Friday, 8 April 2016

fashion and the sharing economy : part two

A few weeks ago I wrote about the benefits of sharing clothes - we get to wear beautiful things, we extend the useful life of garments, it's a win-win for the planet and fashion lovers.

I was given the opportunity to trial the dress rental service from GlamCorner, including renting a dress and ordering a back-up in case my preferred dress didn't fit. I was thrilled to get to wear something 'new' to the opening night of Swan Lake, and poured over the pages of dresses to find the perfect one (or two, as it were).

I love the Opera House!

If you're thinking this dress looks a little different to what I posted before, you'd be right. This is neither of the two dresses I had initially selected. And because I always want to be honest with you, my readers, about the ups and downs of living a sustainable lifestyle, I need to fill you in on what happened.

I love the idea of designer dress rental and have successfully rented in the past. But in all honestly, GlamCorner has some wrinkles to iron out in order to make this a smoother process.

Long story short, the dresses I had carefully selected weeks ago did not get returned to GlamCorner in time for for my event. According to GC, the Easter long weekend and rural location of the customer(s) who had the dresses before me led to delays. In order to make things right GC offered to send me three dresses via their same day delivery service and I chose the above (lovely) dress by Grace & Hart.

I did enjoy wearing this dress - both for the beautiful style, including unique geometric lace detail, and the allure of wearing something new - but I'd be lying if I said it was exactly what I'd envisioned or that I was happy with the overall experience.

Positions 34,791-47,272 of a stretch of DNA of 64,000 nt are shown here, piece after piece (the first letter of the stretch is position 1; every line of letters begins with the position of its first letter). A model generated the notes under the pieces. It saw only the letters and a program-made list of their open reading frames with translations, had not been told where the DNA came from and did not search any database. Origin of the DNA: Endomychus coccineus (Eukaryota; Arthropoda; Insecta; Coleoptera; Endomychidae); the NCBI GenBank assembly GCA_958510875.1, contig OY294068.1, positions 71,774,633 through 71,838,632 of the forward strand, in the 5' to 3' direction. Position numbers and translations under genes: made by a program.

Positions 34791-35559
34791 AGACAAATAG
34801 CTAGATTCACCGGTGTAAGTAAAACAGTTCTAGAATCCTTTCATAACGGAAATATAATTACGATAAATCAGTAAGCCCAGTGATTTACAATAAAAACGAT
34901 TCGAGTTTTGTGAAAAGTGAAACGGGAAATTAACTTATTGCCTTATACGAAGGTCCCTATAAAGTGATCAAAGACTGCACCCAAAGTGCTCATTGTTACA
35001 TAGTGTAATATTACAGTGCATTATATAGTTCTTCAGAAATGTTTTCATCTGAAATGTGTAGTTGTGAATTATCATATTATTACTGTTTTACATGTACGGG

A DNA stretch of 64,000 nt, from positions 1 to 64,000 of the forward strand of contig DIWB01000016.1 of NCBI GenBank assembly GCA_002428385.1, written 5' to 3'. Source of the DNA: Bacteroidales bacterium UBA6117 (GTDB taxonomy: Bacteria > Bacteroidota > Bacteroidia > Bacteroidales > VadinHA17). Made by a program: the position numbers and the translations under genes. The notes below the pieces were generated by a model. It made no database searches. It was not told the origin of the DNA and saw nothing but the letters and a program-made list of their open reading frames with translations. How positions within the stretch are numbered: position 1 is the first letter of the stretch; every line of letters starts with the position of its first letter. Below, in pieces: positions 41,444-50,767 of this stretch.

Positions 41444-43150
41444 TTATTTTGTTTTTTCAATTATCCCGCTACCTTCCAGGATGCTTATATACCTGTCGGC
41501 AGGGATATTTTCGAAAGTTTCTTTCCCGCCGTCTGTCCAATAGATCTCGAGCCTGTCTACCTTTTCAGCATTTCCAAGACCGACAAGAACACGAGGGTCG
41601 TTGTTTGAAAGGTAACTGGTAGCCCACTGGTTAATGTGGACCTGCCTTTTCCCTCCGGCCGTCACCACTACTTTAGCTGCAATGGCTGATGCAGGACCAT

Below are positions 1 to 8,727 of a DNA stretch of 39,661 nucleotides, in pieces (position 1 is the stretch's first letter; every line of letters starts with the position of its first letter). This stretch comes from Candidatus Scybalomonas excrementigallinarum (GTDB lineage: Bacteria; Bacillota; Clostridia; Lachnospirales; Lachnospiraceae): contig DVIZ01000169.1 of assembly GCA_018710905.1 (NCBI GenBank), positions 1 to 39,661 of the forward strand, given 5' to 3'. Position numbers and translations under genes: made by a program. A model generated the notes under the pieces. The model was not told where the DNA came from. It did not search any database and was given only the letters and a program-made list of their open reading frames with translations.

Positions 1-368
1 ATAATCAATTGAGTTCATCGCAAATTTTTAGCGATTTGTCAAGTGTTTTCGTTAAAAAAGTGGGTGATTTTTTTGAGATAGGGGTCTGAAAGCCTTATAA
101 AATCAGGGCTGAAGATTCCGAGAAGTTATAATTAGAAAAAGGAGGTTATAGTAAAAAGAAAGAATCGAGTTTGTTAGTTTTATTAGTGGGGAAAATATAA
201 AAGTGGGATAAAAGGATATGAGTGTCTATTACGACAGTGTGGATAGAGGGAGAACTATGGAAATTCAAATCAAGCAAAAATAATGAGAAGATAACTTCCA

Here you can see the great detailing of the lace overlay, and I loved
the slit sleeves as well.

Of course I understand accidents happen, and any sharing-economy business relies upon all the sharers returning items on schedule and all systems working flawlessly. However, Easter comes every year and can be easily accounted for in scheduling. Furthermore, I'm not sure GC would have let me know what was happening had I not contacted them the day my dresses were due to arrive (two days before the event) to ensure everything was on track.

Like many of you, my days are filled with many competing commitments and I was frustrated to have to spend more time looking through the website to find dresses suitable for the event, my body type and my personal style, after I'd already dedicated time to do this a few weeks past.  GC offered to pull dresses for me when I expressed my frustration, but fashion is an extremely personal experience for me, so I managed to squeeze in a quick 30 minute search to make sure I selected dresses that were 'me'.  Because I was searching dresses that were available immediately, the selection was smaller than before - good news for my schedule squeeze, but many of the brands I would have chosen were unavailable.

I've been joking this week with friends that this was a 'First World Problem', but on reflection, it's really not that trivial.

Markets and economies must shift if we're to manage the climate crisis and other global issues concerning the environment, poverty and inequality. I greatly value businesses working in the sharing economy, like GlamCorner, and other creative and disruptive business models, because it's only through trial and error and being brave enough to launch a new type of business that the necessary broader changes will occur.

So, was it a perfect experience? No.

Did GlamCorner try it's best to make the situation right? Yes.

Will I rent dresses in the future? Absolutely. Even from GlamCorner.

And at the end of the day, I still got to wear a beautiful dress to the opening night of Swan Lake at the Opera House.

* * * *

Have you had similar experiences with sharing economy or otherwise 'disruptive' businesses? I'd love to hear about it.

Also, thanks a million to my ballet date and 'photographer' on the night, my dear friend Erica. xx

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